can u chimney sweep yourself

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Old 12-28-05, 06:01 PM
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can u chimney sweep yourself

title says it all, but is there a way to be your own chimny sweep, the local price is $ 125 for a 1 story ranch style home chimney to be cleaned...is this way too much to jam a brush up and down on a stick, we are renovating the room as we speak so making a mess is not a real concern..thanks
 
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Old 12-28-05, 07:16 PM
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You certainly can run a brush up and down your chimney for less than the price you quoted but when you hire a professional sweep they will normally perform an inspection of your chimney.
If you have never done this before and you skip this step or make a mistake your chimney could be unsafe.
Any insurance you (or the owners if a renter) have could be at risk if you fail to properly maintain your fireplace.
You should choose your sweep carefully and be certain they are insured.
Make sure you get a written condition report as well .
 
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Old 12-29-05, 11:34 AM
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I would say if you have an older chimney or are not sure of its condition, you should get a professional cleaning and inspection at least once. After that, assuming the sweep found no structural problems, you don't have a chimney fire, and you burn only seasoned wood, you can certainly clean it yourself. Especially a fireplace, where creosote buildup is much less of a problem than it is for, say, an airtight woodstove.

I've owned two houses with woodstoves, and always cleaned the chimneys myself. Of course, both were newly built chimneys. My current house has a woodstove chimney which I built and plan to clean myself, but also has a 40-year-old fireplace which I had professionally inspected and cleaned right after we bought the place.
 
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Old 12-29-05, 01:36 PM
jocelynj
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Sweeping your chimney yourself is fine. However, the NFPA-211 (an international fire code) "requires" (though they cannot enforce it) that a chimney be inspected annually. The reason? Changes that can occur from year to year that you may not be aware of. One common problem that we see are eroded mortar joints between flue tiles; which can pose a fire hazard. Also, a chimney often used can be subject to heavy deposits of creosote that may not be able to be removed with just regular sweeping.
All in all, if you choose to sweep it yourself please have it professionally inspected at the very least every other year, but preferably on an annual basis. It would also be beneficial if you are able to find a professional who uses a video inspection system (like an endoscopy for your chimney) to inspect your lining so you can be sure of the interior condition.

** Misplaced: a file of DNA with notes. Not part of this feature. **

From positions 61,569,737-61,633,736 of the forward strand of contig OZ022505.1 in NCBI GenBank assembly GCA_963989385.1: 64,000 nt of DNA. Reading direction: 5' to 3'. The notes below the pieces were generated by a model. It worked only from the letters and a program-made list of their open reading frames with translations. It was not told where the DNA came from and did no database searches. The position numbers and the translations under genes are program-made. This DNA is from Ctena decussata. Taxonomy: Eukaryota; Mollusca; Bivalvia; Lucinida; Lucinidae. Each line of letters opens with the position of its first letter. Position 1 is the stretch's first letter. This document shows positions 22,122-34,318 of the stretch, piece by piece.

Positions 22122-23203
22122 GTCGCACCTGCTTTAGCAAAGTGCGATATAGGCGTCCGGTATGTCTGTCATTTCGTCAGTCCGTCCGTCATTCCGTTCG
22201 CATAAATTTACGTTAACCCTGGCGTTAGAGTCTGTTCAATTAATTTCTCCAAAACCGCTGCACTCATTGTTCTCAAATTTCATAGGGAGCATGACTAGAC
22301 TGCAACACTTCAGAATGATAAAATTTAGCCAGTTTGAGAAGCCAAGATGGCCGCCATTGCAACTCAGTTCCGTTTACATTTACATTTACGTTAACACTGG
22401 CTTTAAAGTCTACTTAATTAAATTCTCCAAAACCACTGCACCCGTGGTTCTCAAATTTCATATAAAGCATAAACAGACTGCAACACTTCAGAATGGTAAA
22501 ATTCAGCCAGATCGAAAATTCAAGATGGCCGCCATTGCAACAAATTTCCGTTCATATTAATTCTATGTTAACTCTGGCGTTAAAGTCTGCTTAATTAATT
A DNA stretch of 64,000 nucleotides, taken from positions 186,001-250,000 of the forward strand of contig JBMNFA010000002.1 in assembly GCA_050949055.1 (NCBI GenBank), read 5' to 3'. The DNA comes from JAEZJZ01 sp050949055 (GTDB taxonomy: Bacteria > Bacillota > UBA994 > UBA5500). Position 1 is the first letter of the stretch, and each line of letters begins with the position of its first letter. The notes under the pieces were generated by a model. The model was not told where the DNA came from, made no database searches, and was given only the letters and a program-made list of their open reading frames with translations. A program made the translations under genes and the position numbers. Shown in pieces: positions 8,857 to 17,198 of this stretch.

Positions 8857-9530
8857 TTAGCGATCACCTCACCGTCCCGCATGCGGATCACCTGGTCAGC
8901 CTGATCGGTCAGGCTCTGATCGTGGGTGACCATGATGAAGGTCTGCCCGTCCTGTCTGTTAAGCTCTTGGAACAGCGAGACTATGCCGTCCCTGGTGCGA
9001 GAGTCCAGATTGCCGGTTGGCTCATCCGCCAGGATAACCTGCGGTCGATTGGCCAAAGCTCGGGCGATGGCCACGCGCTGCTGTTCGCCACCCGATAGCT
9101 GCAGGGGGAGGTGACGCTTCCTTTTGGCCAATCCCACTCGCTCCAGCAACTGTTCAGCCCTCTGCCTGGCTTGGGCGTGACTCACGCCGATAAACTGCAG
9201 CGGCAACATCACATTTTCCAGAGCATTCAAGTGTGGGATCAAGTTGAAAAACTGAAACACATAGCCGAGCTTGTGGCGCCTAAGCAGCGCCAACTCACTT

Have fun and be safe!
and
A very happy New Year!!!
 
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Old 12-30-05, 02:18 PM
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I searched but could not find any good pictures online of various degrees of creosote buildup. This would be very helpful for me. Anybody know of any?
 
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Old 01-07-06, 11:31 PM
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I did my own chimney sweeping every year for 10 years while I was using a wood stove to head my house. The chimney was lined with a type of special 12" square masonry chimney pipe. I used a customized square 12" wire brush.

Instead of having a handle on the brush (the handle would have had to be 20 feet long) I welded a threaded rod about six inches long to the bottom of the brush. On that rod I placed two ten pound round barbell weights. At the top of the brush I attached a 25 foot rope.

I stood on the roof, the top of the chimnew was about waist high, and I lowered the brush into the chimney. The weights pulled the brush down. When the brush reached the bottom, I pulled on the rope to pull the brush back up. I went up and down about a half dozen times until I was happy that the brush had cleaned the chimney.

Then I had a lot of soot that had been dislodged sitting in the flue area of the chiminey. From the basement of the house I used a ShopVac to clean all the soot up and that completed the job. It was a bit of a messy job but it was worth the cost savings to do it myself.
 
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Old 01-11-06, 02:47 PM
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I went to Lowes and bought a chimney brush and rod kit. It is easy to ram that thing up and down a bit. I can see how much buildup I have before beginning, and when I am done, and guage just how dirty it is. I did have a pro clean mine a couple years ago and it had no problems at all, so I feel more confident cleaning it now. I like being able to observe what, if any, creosote buildup is occuring. I may pay a pro again next Fall just to cover my butt although I can visually inspect mine pretty easily as well as inspectback behind it in the chimney chase.

So, yes, you can do it. Other advice above good too.
 
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